Organizing A jQuery Application

Earlier this week, I realized that every organizing-a-jQuery-application blog, article, and conference talk misses the most important lesson on how to organize a jQuery app.

posted in javascriptmvc, in jquery, in Development on November 11, 2010 by Brian Moschel

Earlier this week, I realized that every organizing-a-jQuery-application blog, article, and conference talk misses the most important lesson on how to organize a jQuery app.

They talk about how to organize an individual widget or piece of functionality, but not how you can break up an application into logically separate and testable components.

Separation of concerns is the bedrock of software engineering. It is the best way to achieve a quality, error free, and maintainable project.

Think about it … If your code’s logic is isolated, how much damage does making an incorrect decision do? Very little!

The secret to building large apps is NEVER build large apps. Break up your applications into small pieces. Then, assemble those testable, bite-sized pieces into your big application.

This article shows how to do this elegantly with JavaScriptMVC 3.0 (which was created with this pattern in mind). We’ll use Rebecca Murphey’s Srchr app as an example of this pattern in practice.

Srchr

The Srchr app makes searches using multiple services and saves the searches between page loads.

Srchr

Install Srchr

To install our srchr app:

  1. Download And Unzip JavaScriptMVC

  2. Install Srchr

    ./js steal/getjs srchr
    

Note: window’s users do js steal\getjs srchr

Open srchr/srchr.html to see something like:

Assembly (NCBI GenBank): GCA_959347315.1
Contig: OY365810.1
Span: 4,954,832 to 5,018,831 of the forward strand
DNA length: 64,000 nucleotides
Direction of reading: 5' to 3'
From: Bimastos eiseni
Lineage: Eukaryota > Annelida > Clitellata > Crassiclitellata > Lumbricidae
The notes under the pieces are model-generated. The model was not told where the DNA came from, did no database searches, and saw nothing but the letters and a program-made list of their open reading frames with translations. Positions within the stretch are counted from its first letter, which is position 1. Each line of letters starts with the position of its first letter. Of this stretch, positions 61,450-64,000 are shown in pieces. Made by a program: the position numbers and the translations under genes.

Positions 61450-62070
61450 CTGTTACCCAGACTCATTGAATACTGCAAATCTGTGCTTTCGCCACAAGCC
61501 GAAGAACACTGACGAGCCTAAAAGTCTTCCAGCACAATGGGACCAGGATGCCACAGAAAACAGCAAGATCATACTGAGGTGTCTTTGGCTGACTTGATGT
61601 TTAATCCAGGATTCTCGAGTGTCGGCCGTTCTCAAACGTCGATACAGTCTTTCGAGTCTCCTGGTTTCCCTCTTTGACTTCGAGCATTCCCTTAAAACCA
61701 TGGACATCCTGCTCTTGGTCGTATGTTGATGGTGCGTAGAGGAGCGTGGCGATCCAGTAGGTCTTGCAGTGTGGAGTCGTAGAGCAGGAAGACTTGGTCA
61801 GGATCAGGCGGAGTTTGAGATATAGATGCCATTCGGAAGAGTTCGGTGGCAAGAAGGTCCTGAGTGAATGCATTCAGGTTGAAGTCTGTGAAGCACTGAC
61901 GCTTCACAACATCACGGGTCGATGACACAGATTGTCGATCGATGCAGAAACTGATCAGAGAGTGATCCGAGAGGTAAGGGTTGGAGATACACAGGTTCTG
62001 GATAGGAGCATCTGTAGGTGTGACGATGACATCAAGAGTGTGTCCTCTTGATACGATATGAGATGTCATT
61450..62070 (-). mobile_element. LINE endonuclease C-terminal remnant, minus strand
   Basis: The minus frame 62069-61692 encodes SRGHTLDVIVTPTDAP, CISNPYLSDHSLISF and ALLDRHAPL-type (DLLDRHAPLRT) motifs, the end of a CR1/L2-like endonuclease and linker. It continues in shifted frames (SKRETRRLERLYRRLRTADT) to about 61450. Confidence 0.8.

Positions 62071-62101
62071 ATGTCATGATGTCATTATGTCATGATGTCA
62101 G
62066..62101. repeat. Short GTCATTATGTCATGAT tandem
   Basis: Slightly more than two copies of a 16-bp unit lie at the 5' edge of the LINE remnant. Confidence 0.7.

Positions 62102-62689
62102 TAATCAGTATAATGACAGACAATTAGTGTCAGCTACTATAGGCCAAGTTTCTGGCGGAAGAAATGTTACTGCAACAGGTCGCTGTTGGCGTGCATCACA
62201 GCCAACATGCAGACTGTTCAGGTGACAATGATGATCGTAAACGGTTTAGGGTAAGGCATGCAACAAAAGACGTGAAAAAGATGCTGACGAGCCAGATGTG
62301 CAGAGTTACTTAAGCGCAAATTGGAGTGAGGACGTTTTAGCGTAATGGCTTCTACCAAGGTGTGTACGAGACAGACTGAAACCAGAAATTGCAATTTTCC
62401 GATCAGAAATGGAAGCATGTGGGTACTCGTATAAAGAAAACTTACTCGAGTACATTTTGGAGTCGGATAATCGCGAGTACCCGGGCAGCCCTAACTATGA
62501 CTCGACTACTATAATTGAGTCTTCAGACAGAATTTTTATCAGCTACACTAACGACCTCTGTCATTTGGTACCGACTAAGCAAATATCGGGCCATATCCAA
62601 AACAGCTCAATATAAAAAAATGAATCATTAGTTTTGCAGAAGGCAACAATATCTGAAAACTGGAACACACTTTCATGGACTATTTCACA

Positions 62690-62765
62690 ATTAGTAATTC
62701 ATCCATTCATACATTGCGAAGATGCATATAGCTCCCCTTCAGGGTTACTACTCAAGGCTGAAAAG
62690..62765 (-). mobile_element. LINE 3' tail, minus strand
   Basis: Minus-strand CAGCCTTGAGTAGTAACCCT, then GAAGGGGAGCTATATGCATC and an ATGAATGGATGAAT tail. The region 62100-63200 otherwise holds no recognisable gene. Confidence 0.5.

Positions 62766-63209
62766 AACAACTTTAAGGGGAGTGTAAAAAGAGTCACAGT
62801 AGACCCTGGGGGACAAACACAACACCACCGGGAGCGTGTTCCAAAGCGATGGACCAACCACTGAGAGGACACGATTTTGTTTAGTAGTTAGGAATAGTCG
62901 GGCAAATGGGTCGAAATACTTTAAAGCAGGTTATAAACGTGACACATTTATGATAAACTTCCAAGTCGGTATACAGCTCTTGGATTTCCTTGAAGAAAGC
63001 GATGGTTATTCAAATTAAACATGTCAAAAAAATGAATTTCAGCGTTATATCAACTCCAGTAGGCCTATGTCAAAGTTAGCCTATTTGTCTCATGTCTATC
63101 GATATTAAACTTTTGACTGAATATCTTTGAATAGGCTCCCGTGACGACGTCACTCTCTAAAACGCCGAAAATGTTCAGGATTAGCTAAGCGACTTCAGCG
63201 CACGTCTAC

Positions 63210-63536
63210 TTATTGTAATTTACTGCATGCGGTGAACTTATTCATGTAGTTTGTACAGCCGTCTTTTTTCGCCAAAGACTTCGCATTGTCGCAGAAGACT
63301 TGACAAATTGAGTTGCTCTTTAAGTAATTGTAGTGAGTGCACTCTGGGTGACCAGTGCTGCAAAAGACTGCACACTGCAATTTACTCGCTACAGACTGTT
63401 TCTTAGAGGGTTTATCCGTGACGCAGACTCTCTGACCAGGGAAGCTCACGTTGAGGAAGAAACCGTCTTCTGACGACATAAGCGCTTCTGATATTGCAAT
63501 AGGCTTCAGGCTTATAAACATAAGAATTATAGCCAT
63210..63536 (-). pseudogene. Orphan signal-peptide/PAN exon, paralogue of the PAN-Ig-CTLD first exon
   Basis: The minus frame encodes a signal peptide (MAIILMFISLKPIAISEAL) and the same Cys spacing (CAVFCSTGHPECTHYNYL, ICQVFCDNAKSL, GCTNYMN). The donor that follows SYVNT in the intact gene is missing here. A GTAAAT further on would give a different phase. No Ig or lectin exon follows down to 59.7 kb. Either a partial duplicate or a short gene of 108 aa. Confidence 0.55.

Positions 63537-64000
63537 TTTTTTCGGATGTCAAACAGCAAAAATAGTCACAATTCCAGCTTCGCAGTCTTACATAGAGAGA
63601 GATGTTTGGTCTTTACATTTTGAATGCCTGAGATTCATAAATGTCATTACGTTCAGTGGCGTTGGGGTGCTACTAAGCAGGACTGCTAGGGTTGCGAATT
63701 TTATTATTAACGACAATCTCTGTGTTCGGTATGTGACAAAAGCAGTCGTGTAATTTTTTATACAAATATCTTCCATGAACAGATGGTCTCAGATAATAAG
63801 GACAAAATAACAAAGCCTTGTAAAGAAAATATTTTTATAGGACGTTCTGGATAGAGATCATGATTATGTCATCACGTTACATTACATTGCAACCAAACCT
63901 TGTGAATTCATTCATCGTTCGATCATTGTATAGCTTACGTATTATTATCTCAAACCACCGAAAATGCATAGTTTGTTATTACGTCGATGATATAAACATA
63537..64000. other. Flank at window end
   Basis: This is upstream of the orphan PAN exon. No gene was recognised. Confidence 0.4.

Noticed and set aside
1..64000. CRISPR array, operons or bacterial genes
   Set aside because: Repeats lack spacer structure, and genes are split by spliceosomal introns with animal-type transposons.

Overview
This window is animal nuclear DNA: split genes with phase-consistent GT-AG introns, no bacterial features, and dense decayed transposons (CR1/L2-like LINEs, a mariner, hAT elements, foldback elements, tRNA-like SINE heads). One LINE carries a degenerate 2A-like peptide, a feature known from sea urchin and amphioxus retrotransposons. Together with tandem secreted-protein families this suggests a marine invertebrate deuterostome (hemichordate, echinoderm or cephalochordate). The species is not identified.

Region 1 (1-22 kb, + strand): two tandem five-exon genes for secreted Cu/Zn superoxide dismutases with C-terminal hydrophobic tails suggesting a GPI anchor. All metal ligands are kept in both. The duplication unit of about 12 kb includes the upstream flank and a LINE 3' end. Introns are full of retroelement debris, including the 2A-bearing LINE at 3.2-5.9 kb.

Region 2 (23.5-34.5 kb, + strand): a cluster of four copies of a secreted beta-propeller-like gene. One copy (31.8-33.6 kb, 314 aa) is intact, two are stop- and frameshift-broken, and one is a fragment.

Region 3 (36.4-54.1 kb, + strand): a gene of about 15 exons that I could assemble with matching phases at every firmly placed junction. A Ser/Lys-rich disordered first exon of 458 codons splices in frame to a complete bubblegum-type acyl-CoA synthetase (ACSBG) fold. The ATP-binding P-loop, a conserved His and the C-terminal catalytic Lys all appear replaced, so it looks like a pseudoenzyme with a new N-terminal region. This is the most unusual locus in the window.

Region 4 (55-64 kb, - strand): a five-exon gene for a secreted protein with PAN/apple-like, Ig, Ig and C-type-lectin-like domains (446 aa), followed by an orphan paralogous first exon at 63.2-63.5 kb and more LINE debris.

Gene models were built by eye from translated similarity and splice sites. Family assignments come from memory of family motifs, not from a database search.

Srchrjmvc

Note: this won’t work in Chrome on the filesystem b/c of it’s insane cross domain policy.

Srchr’s Sweetness

Srchr was built the ‘JavaScriptMVC’ way (i.e. competently). It has a folder/file structure where:

  • Code is logically separated and tested
  • Code is easily assembled into higher-order functionality.
  • Higher order functionality is tested.
  • We are able to regression test.

Logically Separate and Test

We’ve broken up Srchr into the following components:

  • Disabler - Listens for search messages and disables tab buttons. demo test
  • History - A cookie saved list of items. demo test
  • Search - Creates a search message when a search happens. demo test
  • Search Result - Seaches for results and displays them. demo test
  • Tabs - A Basic Tabs widget. demo test

Note: For the test pages, make sure you have popup blocker off!

The following shows the srchr folder’s contents:

Srchrdir

Each of Srchr’s sub components has its own folder, demo page, tests, and test page. For example, srchr/search looks like:

Searchdir

This makes it extremely easy to develop a component in isolation. Lets look at the Srchr.History and Srchr.Search widgets a little more in depth:

Srchr.History

Srchr.History maintains a list of items in a cookie. You can add items to the list like:

$("#history").srchr_history("add", search);

You can also listen to when items in the list are selected like: